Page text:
Over the next five years, low-cost, low-power, wireless-connected wearable devices will be sported by millions of consumers and patients, helping to track activity and human conditions. By 2012, the market for wearable wireless devices will grow from 20.77 million to 169.5 million. The majority of the market will be dominated by consumer, wellness and sporting goods manufacturers, such as Nike, whose products will allow users will to track the pace of run or a bike ride as well as heart rate, etc. and automatically it upload it to a compatible device or service. Healthcare is predicted to account for 20% of the market. Wearable devices will be able to monitor blood sugar levels in diabetics, heart rates in patients and even detect falls amongst the infirm. “The breadth of the potential for this market is not just drawing in consumer giants like Nike and Adidas and established healthcare players such as GE Healthcare and Philips, but a wealth of start-ups and specialist players looking to wearable wireless devices to enable a wide range of networked health applications and services,” says Jonathan Collins, principal analyst, navigation, telematics & M2M.
It was only a few months ago that Corning's Gorilla Glass 2 was in the spotlight. Not content with resting on their laurels, they announced the new Willow glass product at SID 2012. Willow glass in an ultra-thin flexible glass (50-100 micrometers) that is capable of supporting backplanes and color filters in LCD and OLED panels. Temperatures of up to 500-degrees Celsius (932-degrees Fahrenheit) can be endured and it can be employed in roll-to-roll applications. According to Corning, Willow glass will be used to produce rigid OLED panels in manufacturing processes that require flexible glass (such as roll-to-roll). In the future it may produce flexible glass panels. Willow glass is not intended to be used as cover glass (like Gorilla glass). It will typically be used in a “sandwhich” for OLED displays, which have a substrate layer, an encapsulation layer and then a much tougher cover glass. Production is planned to start in Q3 2012 with one meter wide, 300 meter long rolls.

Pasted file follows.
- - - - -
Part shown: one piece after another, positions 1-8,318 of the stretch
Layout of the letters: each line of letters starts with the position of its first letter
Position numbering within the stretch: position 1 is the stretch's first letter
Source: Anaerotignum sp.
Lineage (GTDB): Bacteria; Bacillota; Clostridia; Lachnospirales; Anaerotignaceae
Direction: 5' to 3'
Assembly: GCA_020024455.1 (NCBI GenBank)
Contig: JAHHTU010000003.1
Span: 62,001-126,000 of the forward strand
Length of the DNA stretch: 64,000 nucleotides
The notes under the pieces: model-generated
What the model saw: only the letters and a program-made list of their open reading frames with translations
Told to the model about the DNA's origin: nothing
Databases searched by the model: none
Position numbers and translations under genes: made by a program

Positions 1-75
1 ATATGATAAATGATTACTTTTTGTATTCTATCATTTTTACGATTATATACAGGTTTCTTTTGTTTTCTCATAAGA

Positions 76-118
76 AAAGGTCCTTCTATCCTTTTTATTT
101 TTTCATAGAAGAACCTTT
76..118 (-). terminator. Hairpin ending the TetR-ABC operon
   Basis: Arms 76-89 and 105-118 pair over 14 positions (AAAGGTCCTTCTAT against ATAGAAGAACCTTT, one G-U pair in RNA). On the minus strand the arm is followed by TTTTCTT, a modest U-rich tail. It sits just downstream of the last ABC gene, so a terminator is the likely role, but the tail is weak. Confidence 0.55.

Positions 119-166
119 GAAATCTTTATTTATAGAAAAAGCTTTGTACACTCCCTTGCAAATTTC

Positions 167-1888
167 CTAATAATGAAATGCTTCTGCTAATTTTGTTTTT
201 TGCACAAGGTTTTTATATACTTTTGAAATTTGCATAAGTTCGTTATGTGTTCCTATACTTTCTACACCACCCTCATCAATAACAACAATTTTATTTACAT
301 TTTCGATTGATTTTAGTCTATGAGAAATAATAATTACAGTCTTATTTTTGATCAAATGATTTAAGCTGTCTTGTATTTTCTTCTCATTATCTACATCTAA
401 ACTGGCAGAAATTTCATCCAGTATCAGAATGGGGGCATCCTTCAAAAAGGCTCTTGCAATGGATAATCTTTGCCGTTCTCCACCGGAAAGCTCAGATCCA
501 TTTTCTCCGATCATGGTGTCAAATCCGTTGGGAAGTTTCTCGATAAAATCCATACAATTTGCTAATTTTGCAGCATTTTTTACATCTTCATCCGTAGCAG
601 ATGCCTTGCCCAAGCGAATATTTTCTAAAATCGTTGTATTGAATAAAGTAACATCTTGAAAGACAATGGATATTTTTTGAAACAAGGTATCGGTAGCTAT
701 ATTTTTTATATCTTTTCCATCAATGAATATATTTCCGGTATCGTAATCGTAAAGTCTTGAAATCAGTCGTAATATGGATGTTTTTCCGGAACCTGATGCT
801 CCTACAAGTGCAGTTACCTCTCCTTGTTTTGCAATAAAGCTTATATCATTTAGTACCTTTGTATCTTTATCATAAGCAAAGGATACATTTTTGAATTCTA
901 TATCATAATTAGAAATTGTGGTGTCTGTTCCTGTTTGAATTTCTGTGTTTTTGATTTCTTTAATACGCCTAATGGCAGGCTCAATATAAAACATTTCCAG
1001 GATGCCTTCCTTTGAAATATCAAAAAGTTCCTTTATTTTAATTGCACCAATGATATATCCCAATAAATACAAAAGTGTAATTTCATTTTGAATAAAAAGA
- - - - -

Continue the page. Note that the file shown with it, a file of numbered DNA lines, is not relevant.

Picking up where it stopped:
The rebranding follows the completion of the purchase of Colorado vNet Corp, led by company CEO Mike Anderson, in April 2012. "The name 3vNet is a natural fit for this brand," said Anderson. "We understand the ups and downs the brand has had over the past few years and we want our dealers to know that we recognize that and will use it as the foundation for going forward. Keeping the past top of mind will keep us humble and make us work harder to make things better. The third generation of this brand will be different than the previous two and 3vNet customers will soon see the benefits of our efforts. Key factors in the strategy to move forward are: a more open architecture; new pricing strategies; increased product development efforts; and, more and better training. These efforts will combine to ensure our customers will receive the best this industry has to offer." As part of the rebranding strategy, 3vNet is driven by a renewed commitment to customer service. The company has already doubled its tech support team to provide customers with an even greater level of support.